1. Relocate suppliers in the network. To start, managers can analyze the structure of their networks. The first variable of the supply chain network that the study authors examined was the network flow accessibility. They found that, the closer two firms or businesses are in the chain, the better the communication between them. This led to more environmental disclosure: “Firms with smaller geodesic distances in their supply network have greater network flow accessibility because they are more directly exposed to sources of information than firms with larger distances.” Essentially, businesses with fewer intermediate links between them and their suppliers are in a better position to learn environmental data faster and with fewer filters or constraints. So, managers who have the power to change a supplier to a business that is more closely aligned to their needs may have another incentive to do so.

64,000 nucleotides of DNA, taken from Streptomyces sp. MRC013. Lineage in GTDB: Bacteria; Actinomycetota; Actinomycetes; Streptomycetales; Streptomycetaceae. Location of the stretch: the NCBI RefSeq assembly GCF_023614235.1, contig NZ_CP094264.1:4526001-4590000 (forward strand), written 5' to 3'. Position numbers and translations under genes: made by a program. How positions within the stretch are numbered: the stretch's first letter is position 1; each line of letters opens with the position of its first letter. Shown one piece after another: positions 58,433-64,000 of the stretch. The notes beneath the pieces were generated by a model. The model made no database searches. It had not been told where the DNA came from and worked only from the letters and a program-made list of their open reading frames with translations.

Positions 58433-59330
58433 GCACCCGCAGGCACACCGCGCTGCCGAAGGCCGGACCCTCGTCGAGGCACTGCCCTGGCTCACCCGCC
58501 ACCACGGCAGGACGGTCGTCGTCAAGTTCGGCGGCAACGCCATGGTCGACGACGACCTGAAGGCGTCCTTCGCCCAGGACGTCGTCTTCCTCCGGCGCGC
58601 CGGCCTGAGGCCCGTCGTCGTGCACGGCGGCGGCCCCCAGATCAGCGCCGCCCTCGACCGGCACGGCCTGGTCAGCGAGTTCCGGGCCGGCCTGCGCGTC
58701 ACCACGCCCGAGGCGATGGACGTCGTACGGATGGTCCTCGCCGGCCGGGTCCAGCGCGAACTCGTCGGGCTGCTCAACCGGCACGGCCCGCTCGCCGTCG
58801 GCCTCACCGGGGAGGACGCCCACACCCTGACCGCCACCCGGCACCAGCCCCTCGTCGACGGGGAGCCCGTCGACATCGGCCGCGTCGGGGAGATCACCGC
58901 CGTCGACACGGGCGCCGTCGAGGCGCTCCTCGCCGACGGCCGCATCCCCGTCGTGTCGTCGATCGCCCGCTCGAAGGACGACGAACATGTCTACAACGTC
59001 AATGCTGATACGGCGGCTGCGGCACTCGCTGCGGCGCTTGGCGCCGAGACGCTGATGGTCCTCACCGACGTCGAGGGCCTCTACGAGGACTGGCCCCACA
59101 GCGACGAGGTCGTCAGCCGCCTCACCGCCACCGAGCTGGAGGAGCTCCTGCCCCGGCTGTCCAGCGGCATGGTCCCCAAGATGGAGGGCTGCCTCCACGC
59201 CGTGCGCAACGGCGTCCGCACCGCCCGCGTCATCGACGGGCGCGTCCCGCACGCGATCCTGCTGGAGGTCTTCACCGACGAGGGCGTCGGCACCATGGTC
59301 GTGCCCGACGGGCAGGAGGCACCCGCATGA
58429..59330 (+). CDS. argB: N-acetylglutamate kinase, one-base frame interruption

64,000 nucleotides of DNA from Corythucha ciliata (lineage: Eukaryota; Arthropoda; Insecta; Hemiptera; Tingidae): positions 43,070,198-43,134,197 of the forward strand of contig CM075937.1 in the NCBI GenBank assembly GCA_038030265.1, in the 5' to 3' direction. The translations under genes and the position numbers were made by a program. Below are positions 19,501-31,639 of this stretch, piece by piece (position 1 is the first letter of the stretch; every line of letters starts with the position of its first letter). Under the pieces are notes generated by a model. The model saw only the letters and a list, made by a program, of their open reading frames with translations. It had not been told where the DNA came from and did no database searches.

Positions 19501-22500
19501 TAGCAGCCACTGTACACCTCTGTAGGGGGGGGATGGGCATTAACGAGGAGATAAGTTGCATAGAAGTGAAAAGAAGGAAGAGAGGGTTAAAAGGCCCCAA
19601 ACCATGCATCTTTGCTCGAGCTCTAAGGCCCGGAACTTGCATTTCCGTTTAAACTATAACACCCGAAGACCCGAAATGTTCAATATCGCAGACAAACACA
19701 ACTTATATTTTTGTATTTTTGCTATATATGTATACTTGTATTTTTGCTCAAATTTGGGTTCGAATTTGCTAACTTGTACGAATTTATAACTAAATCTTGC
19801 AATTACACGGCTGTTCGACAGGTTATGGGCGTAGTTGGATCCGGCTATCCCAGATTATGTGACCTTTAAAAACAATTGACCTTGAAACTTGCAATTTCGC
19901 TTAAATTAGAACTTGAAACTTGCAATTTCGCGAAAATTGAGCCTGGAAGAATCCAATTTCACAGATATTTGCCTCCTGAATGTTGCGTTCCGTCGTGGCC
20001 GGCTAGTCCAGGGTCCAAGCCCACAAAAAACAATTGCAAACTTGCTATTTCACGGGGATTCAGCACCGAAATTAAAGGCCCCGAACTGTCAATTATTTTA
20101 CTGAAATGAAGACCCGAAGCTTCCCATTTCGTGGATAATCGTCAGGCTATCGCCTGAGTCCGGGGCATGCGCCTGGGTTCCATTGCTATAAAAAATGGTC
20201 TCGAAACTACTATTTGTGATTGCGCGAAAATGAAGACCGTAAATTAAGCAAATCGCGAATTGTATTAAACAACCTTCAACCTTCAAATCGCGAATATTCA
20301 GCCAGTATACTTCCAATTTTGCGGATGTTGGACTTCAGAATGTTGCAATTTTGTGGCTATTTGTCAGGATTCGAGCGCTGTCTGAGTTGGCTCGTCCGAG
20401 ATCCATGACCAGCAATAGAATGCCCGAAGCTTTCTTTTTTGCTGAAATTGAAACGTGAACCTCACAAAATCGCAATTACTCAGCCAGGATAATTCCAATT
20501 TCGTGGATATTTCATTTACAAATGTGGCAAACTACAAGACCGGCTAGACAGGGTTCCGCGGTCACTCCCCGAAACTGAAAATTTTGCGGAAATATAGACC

2. Reevaluate suppliers in the network. The second variable that improved AEIs was supply network flow control. When determining whether a supplier is close enough within the network, managers will also benefit from evaluating whether the existing supply network characteristics are aiding in the implementation of AEIs and environmental disclosure. In other words, are the businesses within the network attempting to improve environmental practices? Organizations at the top of the supply chain can obtain information about environmental practices within their network, such as carbon emissions, hazardous materials use, and recycling and disposal of wastes, and act as “gatekeepers.” Gatekeeping firms can access “non-redundant environmental information across their upstream network” and have “greater leverage to extract pertinent information from diverse sources.” Managers might also identify more influential suppliers within the network that can augment environmental practices within the system.